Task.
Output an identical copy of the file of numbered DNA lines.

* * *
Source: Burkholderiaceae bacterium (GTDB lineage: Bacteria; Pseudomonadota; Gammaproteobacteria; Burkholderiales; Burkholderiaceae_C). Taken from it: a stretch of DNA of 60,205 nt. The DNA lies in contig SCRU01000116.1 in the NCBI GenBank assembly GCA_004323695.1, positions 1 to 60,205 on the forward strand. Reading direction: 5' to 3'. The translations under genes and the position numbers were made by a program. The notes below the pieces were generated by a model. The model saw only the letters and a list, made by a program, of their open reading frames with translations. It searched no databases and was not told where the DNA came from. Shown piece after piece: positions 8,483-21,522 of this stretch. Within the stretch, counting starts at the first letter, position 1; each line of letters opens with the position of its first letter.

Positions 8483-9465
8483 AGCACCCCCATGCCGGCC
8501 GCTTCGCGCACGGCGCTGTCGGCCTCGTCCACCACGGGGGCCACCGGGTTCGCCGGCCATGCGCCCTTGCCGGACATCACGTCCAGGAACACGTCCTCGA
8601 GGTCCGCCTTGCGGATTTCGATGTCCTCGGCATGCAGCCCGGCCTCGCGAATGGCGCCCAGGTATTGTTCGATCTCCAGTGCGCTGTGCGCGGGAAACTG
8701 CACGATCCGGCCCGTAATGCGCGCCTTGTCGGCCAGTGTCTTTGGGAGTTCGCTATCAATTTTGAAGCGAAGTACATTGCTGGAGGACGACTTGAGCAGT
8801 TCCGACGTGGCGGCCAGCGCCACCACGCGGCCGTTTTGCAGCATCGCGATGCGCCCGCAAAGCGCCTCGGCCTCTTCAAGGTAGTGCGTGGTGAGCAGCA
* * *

Source: Burkholderiaceae bacterium (GTDB lineage: Bacteria; Pseudomonadota; Gammaproteobacteria; Burkholderiales; Burkholderiaceae_C). Taken from it: a stretch of DNA of 60,205 nt. The DNA lies in contig SCRU01000116.1 in the NCBI GenBank assembly GCA_004323695.1, positions 1 to 60,205 on the forward strand. Reading direction: 5' to 3'. The translations under genes and the position numbers were made by a program. The notes below the pieces were generated by a model. The model saw only the letters and a list, made by a program, of their open reading frames with translations. It searched no databases and was not told where the DNA came from. Shown piece after piece: positions 8,483-21,522 of this stretch. Within the stretch, counting starts at the first letter, position 1; each line of letters opens with the position of its first letter.

Positions 8483-9465
8483 AGCACCCCCATGCCGGCC
8501 GCTTCGCGCACGGCGCTGTCGGCCTCGTCCACCACGGGGGCCACCGGGTTCGCCGGCCATGCGCCCTTGCCGGACATCACGTCCAGGAACACGTCCTCGA
8601 GGTCCGCCTTGCGGATTTCGATGTCCTCGGCATGCAGCCCGGCCTCGCGAATGGCGCCCAGGTATTGTTCGATCTCCAGTGCGCTGTGCGCGGGAAACTG
8701 CACGATCCGGCCCGTAATGCGCGCCTTGTCGGCCAGTGTCTTTGGGAGTTCGCTATCAATTTTGAAGCGAAGTACATTGCTGGAGGACGACTTGAGCAGT
8801 TCCGACGTGGCGGCCAGCGCCACCACGCGGCCGTTTTGCAGCATCGCGATGCGCCCGCAAAGCGCCTCGGCCTCTTCAAGGTAGTGCGTGGTGAGCAGCA